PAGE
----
Interestingly, that's the same percentage of Chinese who replied that they didn't want to spend the next 30 years scrubbing Premier Wen Jiabao's toilets. What an amazing coincidence! As for the 19 percent who agreed with Google lifting the censorship veil, well, let's just say old Wen won't have to worry about his toilets for a long long time.
It goes on:
It is not because the people of China do not want free flow of information or unlimited access to Internet, as in the West. It is just because they recognize the situation that their country is forced to face.
Unlike advanced Western countries, Chinese society is still vulnerable to the effect of multifarious information flowing in, especially when it is for creating disorder.
And by "multifarious information" they mean things like the fact the people of Tibet probably don't appreciate being squashed like a bug under the boot heels of China. Certainly can't have them Googling that, now can we? You might end up with disorder. Or tanks in the streets. Which you can view footage of on YouTube -- unless, of course, you live in China.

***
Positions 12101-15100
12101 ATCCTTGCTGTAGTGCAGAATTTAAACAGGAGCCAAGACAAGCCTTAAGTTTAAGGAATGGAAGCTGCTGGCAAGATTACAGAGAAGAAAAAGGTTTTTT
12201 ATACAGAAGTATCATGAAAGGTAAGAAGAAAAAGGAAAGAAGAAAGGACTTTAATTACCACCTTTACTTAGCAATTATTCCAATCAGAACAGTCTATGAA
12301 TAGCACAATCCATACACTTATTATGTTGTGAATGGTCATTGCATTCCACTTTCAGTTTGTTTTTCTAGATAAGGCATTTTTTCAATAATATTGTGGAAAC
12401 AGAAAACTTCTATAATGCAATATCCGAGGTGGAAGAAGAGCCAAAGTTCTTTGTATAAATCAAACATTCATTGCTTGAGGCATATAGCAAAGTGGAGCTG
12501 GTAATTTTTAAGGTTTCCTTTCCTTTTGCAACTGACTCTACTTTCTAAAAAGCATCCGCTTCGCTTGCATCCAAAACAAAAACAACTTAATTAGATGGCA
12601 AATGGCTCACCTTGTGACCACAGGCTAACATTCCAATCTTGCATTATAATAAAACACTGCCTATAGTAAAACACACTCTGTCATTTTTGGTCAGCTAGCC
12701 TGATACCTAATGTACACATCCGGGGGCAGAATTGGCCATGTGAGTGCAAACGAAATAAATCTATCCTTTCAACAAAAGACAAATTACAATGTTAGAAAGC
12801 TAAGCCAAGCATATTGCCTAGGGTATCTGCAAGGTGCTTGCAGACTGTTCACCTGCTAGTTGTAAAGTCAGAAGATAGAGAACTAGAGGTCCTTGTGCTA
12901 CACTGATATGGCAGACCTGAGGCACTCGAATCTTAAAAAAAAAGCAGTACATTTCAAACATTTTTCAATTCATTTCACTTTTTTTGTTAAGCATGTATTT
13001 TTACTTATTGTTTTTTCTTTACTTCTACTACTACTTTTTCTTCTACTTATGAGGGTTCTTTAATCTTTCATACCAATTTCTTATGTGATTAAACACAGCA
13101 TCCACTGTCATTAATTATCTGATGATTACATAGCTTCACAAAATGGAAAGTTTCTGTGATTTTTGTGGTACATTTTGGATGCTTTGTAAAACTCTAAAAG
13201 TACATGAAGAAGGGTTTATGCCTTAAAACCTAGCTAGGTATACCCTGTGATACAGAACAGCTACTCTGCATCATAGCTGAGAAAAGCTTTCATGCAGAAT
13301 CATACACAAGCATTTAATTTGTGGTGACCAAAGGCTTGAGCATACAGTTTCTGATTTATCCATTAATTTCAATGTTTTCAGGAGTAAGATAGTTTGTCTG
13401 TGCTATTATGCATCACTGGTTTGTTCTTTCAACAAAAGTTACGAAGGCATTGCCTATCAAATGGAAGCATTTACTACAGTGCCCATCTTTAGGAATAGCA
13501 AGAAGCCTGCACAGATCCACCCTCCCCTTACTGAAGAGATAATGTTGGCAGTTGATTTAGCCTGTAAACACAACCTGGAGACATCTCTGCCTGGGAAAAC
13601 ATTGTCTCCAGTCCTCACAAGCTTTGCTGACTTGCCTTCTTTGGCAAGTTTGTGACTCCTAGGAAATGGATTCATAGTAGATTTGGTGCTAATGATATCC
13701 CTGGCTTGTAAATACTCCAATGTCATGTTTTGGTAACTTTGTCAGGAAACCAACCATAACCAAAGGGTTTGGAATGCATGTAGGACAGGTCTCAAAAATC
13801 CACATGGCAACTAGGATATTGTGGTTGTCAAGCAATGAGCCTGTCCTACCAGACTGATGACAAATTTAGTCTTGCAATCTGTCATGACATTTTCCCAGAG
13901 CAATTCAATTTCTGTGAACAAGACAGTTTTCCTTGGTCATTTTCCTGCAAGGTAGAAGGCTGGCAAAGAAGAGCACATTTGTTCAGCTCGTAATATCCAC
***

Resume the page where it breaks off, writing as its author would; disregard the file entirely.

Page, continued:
Also: I'm sorry, but can someone out there explain to me how a country can be considered unadvanced and vulnerable when it has a) a highly sophisticated culture dating back more than 5,000 years, b) 384 million netizens, c) electronics plants that build things like the iPhone, and d) the Bomb? Cuz I'm a little confused about that.
Bottom line: All governments lie and all governments spy. Uncle Sam is as guilty of that as any, regardless of which party is occupying the White House. But (unlike in China) you can read all about it on the InterWebs and argue about it in bars, without having to worry about spending time behind them.
It's when the Net is used as a tool for lying and spying that things go over the line. I think China understands that as well as anybody. Good luck getting them to admit it.
If you were Google, what would you do? E-mail me: firstname.lastname@example.org.
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